Wednesday, January 17, 2001 at 9:26 AM
Ohio's school funding debate will heat up in the coming weeks. Four years ago the state Supreme Court ruled that Ohio failed to provide a thorough and efficient system for educating its citizens. It targeted the state's reliance on local property taxes to pay for education as the culprit, and ordered the General Assembly to come up with a suitable alternative. Its first try in 1999 failed to satisfy the court, and so now lawmakers are back at the table, with a June 1st deadline to meet the court's mandate. As part of our ongoing examination of the school funding issue, 90.3's Bill Rice looks at what the impending changes might mean for some of the area's poorer school districts.
Bill Rice- The 1991 lawsuit that toppled the state's financing for schools focused a lot of attention on Ohio's poverty-stricken rural school districts. But less has been said over the years about how the current school funding formula affects urban schools.
The East Cleveland school district is a prime example of the problems afflicting inner city education. This is a community of 34,000 people, nearly 100% African-American. Its tax base is extremely low compared with neighboring cities. What's more, most of the 6,000 children in East Cleveland, like these English students at Shaw High, started school at a disadvantage. Their emotional problems, lack of basic health care or home supervision make teachers' jobs doubly difficult. East Cleveland School Superintendent Elvin Jones.
Elvin Jones- We're responsible for academics, but we need to build some spirit. When we build spirit in children it allows for the academic something to flow a lot easier.
BR- Right now the state guarantees schools will receive just under $4,300 per pupil. If a district can't raise that much in taxes, the state will make up the difference. While the current formula is designed to help inner city schools like East Cleveland meet essential needs -- such as payroll -- the district often has to struggle to pay for extras like sports uniforms, band instruments, and even textbooks. Plus, the state does not help East Cleveland guarantee the competitive salaries Superintendent Jones desperately needs to attract good teachers.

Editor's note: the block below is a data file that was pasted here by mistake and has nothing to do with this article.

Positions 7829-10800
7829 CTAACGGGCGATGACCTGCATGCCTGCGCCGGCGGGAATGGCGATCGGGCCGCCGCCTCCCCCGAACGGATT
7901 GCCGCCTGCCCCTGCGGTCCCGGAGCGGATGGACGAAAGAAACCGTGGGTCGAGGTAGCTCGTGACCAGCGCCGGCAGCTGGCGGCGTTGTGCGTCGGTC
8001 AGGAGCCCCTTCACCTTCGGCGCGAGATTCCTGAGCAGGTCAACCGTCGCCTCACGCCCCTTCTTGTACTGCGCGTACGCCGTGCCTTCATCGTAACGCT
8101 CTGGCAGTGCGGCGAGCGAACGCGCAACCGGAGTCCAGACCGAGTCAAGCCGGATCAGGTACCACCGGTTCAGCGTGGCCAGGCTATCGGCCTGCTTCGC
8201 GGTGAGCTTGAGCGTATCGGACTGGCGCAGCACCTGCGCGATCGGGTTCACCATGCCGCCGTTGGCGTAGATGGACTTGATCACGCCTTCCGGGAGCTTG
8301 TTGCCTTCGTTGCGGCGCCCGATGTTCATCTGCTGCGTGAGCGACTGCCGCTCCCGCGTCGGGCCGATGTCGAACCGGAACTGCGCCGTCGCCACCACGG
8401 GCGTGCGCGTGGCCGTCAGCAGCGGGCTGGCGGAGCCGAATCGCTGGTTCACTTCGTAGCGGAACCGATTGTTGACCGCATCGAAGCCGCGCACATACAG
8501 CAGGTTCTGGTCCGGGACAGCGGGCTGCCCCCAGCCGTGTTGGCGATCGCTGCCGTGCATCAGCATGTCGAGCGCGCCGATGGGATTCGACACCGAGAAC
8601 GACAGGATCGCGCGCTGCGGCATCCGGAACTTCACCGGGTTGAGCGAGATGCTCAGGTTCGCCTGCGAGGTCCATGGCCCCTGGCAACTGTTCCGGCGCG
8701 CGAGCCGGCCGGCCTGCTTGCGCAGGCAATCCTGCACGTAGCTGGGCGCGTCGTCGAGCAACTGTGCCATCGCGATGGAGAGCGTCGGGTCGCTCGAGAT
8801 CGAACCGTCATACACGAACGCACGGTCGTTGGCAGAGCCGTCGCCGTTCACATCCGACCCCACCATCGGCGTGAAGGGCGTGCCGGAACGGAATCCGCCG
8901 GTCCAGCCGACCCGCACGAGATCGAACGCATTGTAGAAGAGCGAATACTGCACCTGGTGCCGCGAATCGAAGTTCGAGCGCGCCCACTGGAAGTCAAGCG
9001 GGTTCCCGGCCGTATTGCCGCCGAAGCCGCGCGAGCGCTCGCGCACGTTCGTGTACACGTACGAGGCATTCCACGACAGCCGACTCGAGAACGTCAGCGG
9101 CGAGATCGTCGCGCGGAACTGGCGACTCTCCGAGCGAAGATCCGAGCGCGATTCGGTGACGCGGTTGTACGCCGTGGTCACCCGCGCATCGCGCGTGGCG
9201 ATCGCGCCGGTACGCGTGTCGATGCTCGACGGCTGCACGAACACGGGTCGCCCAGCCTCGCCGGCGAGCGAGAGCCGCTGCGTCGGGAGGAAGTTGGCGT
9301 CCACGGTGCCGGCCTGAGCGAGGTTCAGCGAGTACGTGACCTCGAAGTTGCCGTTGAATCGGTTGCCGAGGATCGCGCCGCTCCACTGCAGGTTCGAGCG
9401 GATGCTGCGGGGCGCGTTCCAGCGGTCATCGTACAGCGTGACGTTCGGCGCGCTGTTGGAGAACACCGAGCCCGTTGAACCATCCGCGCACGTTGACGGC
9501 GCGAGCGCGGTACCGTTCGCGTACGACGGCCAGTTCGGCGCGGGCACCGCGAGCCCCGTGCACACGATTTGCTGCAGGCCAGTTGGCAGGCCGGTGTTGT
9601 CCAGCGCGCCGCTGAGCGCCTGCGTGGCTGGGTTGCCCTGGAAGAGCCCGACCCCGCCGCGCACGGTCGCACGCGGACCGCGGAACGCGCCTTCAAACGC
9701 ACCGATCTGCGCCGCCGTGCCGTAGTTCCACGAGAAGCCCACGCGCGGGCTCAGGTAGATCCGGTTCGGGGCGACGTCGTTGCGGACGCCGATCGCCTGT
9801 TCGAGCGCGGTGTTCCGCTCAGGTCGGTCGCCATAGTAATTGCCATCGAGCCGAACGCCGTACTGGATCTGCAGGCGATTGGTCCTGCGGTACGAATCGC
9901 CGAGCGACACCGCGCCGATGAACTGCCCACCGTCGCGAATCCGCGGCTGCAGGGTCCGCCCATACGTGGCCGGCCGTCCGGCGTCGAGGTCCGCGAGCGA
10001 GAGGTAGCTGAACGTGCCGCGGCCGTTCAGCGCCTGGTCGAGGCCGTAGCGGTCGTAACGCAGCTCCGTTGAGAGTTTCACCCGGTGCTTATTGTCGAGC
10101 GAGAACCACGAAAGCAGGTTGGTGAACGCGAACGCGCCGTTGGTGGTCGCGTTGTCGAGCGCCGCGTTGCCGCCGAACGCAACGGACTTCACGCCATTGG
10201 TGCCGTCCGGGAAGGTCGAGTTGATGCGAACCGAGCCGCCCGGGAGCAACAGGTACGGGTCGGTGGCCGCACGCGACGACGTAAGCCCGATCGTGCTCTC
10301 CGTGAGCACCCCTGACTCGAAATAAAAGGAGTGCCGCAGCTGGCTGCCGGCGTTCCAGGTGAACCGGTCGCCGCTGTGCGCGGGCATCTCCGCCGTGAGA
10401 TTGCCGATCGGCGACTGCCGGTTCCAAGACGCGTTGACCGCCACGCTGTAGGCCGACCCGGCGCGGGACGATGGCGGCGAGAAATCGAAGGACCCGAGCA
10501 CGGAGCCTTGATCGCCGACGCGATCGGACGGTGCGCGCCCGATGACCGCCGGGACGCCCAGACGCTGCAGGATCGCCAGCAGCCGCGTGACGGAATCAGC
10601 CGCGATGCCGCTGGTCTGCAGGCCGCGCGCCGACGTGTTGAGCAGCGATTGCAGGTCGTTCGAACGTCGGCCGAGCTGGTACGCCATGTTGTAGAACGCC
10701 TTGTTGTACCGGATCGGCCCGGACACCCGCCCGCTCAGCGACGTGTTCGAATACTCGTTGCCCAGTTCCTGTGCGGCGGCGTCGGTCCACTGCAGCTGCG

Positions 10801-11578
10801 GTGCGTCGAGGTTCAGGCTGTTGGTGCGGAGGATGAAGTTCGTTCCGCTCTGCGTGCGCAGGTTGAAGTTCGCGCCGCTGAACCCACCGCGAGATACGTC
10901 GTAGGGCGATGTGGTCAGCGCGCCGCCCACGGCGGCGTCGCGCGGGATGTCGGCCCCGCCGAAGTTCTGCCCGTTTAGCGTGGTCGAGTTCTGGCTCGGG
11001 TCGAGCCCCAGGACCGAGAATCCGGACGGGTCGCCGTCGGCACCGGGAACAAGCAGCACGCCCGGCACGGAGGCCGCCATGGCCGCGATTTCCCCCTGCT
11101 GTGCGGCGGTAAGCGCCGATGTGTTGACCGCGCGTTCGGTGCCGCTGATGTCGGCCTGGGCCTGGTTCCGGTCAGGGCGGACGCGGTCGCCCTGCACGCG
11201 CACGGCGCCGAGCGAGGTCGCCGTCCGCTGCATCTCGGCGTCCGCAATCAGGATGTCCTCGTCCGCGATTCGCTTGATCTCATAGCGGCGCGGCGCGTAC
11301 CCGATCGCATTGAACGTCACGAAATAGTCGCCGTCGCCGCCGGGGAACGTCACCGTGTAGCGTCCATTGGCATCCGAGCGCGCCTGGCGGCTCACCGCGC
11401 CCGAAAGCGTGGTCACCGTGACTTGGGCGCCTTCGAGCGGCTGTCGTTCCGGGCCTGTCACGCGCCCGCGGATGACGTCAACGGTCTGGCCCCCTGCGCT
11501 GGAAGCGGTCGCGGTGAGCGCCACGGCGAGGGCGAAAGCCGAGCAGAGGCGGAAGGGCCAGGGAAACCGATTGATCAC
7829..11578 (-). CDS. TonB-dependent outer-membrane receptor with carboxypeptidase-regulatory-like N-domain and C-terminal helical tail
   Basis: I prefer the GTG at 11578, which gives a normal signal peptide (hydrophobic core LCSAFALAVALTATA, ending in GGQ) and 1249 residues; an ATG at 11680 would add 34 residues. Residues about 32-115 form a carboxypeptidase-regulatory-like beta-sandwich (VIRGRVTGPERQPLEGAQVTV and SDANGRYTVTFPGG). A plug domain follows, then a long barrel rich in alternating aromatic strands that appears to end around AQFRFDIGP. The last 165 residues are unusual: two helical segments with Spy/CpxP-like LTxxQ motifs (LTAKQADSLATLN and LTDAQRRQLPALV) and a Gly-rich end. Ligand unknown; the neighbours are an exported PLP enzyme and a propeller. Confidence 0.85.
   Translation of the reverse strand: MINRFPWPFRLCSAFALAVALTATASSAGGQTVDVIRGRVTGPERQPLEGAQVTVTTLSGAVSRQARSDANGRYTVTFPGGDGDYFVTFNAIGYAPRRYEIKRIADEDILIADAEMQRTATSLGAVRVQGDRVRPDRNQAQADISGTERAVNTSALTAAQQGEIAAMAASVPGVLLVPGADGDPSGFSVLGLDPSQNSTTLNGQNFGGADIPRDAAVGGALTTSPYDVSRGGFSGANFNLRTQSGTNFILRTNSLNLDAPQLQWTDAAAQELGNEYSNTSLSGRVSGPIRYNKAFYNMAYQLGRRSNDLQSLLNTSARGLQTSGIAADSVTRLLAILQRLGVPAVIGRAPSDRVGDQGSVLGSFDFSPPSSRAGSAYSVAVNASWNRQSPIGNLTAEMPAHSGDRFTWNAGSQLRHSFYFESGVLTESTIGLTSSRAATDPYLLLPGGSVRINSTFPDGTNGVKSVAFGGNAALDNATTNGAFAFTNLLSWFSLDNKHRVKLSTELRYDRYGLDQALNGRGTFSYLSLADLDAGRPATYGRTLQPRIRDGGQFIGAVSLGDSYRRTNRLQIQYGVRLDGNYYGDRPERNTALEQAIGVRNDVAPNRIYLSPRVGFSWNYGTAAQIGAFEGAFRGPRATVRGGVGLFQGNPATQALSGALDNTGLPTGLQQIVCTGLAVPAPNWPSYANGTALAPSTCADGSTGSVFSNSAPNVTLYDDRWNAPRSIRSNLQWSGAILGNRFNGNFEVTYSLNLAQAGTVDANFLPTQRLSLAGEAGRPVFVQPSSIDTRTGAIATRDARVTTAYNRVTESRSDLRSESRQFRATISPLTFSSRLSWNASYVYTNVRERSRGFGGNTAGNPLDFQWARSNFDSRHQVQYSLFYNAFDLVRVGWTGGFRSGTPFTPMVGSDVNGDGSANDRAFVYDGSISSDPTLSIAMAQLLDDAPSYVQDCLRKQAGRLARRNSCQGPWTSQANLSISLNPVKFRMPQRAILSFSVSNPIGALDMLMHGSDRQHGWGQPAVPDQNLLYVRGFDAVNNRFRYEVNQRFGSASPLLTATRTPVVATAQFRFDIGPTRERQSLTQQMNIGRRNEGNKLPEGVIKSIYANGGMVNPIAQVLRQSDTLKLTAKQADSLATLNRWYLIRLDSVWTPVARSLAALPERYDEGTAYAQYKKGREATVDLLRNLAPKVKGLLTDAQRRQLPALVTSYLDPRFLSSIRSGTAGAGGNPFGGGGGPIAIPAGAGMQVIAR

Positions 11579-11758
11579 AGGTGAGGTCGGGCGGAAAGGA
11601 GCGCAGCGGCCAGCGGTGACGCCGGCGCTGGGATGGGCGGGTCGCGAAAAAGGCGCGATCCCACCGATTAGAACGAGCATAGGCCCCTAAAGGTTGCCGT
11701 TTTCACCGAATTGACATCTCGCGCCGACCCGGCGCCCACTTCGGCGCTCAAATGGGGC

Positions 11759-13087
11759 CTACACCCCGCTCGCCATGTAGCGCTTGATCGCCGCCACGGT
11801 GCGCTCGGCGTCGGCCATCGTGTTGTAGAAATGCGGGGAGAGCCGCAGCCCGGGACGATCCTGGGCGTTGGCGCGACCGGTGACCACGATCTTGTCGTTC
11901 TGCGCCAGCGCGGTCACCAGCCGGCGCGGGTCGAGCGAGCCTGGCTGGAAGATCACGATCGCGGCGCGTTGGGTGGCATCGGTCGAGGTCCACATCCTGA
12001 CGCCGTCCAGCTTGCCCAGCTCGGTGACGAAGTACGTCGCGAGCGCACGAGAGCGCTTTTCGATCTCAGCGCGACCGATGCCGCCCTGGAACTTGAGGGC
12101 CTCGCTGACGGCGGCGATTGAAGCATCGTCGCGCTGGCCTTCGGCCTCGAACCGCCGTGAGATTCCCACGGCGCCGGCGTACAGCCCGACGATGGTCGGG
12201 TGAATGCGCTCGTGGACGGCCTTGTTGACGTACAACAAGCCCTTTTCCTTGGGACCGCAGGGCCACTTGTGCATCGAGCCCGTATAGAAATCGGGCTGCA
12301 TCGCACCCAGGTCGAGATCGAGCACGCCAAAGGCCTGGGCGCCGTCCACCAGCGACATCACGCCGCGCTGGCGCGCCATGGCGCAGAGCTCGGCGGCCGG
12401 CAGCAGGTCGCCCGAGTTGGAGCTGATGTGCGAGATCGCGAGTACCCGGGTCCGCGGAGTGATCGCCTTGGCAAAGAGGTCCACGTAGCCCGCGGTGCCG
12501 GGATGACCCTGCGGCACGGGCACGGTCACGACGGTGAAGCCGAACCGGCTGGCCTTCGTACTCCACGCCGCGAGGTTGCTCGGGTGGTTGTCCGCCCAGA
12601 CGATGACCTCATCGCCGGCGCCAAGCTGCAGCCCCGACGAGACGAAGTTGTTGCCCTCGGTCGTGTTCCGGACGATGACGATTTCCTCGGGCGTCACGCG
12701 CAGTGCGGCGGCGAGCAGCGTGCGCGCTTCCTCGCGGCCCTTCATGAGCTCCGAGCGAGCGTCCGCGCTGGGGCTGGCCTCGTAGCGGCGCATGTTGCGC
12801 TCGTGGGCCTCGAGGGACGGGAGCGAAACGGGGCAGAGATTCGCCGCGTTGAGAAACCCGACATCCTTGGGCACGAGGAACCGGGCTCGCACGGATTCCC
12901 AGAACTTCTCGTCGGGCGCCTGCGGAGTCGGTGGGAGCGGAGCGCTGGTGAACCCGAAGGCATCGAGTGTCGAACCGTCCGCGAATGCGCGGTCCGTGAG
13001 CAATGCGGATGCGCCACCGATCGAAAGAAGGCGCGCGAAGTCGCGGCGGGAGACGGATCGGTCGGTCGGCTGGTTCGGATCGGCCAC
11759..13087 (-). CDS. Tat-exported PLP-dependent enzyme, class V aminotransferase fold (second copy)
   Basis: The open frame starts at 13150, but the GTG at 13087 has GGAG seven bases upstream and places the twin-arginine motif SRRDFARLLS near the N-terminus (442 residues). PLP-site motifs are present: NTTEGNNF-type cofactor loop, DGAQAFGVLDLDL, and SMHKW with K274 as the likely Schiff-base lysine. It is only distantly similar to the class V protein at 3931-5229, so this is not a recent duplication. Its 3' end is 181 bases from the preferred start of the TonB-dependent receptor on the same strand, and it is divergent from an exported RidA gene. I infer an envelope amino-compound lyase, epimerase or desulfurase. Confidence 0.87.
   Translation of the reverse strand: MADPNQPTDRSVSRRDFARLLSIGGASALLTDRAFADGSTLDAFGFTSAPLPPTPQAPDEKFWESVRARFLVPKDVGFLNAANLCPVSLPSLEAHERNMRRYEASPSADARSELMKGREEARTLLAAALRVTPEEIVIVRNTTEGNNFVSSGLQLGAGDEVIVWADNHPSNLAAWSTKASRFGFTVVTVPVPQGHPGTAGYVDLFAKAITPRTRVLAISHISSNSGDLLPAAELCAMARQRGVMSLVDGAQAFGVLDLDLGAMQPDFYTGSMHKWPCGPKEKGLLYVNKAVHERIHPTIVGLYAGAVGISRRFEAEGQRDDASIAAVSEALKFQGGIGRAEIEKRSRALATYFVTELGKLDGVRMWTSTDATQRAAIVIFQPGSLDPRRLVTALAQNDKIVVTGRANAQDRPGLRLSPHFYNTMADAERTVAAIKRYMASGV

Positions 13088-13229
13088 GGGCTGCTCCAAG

EJ- When you're competing with schools like Beachwood, Orange, Solon, teachers can go there and make $7,000 - $10,000 more with the same experience. So they're gonna get the better teacher, because we just don't have the extra money to pay those salaries.
BR- Ohio's cash-poor urban school districts may be getting more dollars from the state than some of their suburban neighbors, but they say they're still underfunded, and want the funding formula changed. Hugh Calkins agrees. He heads the Initiatives in Urban Education Foundation, a Cleveland-based organization that's concerned with school finance.
Hugh Calkins- What East Cleveland needs is what Cleveland needs. Ohio has for many years has had the DPIA, the Disadvantaged Pupil Impact Fund, which also provides money for schools with concentrations of low income kids. That figure ought to be tripled.
BR- But Calkins and other critics of the system say just funneling more cash to urban schools doesn't address the real problem--the fact that those districts don't have the tax base to support their enrollment. Lori McClung is a government liason in the Cleveland Municipal School District. She says recent increases in school construction money and other spending have been a tremendous helpÑbut she says there's a still a huge gap between what schools need and what citizens can afford to pay.
Lori McClung- The state does vary what they're giving because of the size of the district and because of our property tax base--that helps, but it's small potatoes--it's these incremements: little things that are being done versus an entire overhaul of the system, which is what has been called for.
BR- Most vocal in that call has been the Coalition for Adequacy and Equity in Education, which initiated the original school funding lawsuit. That group has its own take on the school funding issue. It says the only way to meet the court's mandate is to draft an entirely new set of education goals -- and then determine what it will cost and how to pay for it.
Thanks to April Baer for helping produce this story. In Cleveland, Bill Rice, 90.3 WCPN, 90.3 FM.